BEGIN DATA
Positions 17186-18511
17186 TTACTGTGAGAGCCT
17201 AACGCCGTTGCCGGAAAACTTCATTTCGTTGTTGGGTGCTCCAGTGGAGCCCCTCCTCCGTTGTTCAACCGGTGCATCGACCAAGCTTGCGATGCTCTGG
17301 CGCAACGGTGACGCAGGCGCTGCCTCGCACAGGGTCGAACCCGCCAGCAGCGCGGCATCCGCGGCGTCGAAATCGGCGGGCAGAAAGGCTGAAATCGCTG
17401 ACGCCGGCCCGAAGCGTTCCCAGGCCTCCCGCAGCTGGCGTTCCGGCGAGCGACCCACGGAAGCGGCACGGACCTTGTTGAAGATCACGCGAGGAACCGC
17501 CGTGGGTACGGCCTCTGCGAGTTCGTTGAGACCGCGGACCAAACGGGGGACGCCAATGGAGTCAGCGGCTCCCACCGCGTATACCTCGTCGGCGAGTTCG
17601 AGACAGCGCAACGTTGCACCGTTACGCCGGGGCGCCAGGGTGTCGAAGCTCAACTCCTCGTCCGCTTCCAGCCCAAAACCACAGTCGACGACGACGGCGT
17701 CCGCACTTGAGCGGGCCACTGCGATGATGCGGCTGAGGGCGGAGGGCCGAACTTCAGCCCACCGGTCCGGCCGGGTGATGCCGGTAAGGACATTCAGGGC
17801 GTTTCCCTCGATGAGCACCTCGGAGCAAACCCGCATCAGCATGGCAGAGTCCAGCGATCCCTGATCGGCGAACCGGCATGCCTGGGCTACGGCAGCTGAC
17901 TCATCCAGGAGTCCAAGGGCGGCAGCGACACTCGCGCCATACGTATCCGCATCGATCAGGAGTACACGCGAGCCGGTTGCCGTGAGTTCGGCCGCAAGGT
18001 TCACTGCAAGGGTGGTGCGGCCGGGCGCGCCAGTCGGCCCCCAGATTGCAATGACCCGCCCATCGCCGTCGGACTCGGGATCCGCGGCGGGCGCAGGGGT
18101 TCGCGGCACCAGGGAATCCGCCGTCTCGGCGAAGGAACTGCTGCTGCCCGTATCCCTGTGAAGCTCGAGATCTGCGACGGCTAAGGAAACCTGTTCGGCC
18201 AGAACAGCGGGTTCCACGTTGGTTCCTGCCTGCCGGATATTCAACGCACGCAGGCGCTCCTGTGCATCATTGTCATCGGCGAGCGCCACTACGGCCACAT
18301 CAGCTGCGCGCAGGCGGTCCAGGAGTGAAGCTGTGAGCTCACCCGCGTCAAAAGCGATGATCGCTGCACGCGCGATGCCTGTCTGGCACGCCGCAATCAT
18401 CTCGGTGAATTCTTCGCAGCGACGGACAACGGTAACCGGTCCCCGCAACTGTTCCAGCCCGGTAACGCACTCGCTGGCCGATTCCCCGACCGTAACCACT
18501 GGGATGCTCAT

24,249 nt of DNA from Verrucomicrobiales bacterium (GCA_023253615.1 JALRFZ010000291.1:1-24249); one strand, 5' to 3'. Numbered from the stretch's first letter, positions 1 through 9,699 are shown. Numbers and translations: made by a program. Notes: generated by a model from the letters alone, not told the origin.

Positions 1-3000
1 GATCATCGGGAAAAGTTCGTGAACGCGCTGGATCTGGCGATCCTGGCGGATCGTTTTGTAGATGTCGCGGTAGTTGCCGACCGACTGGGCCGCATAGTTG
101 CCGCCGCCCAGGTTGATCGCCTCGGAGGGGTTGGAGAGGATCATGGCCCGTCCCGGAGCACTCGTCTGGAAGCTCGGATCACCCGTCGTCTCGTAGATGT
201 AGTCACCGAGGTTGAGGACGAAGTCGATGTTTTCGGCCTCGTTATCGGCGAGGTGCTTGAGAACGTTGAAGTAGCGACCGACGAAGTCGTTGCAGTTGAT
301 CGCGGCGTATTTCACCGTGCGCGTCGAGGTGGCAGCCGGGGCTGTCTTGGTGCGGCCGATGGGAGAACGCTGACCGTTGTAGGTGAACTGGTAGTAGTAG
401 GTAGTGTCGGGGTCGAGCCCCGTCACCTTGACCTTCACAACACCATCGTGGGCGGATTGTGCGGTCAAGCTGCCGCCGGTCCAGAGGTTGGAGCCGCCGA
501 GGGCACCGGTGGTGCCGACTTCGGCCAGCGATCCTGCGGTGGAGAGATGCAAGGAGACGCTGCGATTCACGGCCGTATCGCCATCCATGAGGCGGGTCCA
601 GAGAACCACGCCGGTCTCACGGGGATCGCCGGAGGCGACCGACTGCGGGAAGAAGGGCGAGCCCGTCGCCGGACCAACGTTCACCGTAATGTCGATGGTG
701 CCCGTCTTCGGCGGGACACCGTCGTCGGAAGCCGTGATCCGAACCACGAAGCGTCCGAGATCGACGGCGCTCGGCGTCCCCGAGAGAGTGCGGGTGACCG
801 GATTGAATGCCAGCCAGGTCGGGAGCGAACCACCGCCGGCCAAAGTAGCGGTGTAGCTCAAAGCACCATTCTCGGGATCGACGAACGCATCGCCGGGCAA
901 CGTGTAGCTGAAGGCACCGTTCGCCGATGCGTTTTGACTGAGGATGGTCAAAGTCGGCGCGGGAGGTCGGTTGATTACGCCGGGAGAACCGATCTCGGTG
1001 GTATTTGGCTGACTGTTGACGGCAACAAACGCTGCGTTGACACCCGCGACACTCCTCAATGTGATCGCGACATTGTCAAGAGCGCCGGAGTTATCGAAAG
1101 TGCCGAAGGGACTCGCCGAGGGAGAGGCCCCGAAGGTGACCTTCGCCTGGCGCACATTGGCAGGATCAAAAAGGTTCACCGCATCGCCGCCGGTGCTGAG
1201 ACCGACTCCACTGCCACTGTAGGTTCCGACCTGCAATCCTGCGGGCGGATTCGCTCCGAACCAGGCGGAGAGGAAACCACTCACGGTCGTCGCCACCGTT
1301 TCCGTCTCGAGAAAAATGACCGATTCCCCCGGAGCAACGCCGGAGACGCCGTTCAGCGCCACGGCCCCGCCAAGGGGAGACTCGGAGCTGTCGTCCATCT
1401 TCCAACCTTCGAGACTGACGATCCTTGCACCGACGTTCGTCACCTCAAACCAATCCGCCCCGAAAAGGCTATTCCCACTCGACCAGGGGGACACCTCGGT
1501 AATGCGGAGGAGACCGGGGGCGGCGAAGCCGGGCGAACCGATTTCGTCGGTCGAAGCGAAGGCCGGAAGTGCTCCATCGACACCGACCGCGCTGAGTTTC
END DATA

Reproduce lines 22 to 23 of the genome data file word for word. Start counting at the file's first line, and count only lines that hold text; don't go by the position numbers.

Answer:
301 CGCGGCGTATTTCACCGTGCGCGTCGAGGTGGCAGCCGGGGCTGTCTTGGTGCGGCCGATGGGAGAACGCTGACCGTTGTAGGTGAACTGGTAGTAGTAG
401 GTAGTGTCGGGGTCGAGCCCCGTCACCTTGACCTTCACAACACCATCGTGGGCGGATTGTGCGGTCAAGCTGCCGCCGGTCCAGAGGTTGGAGCCGCCGA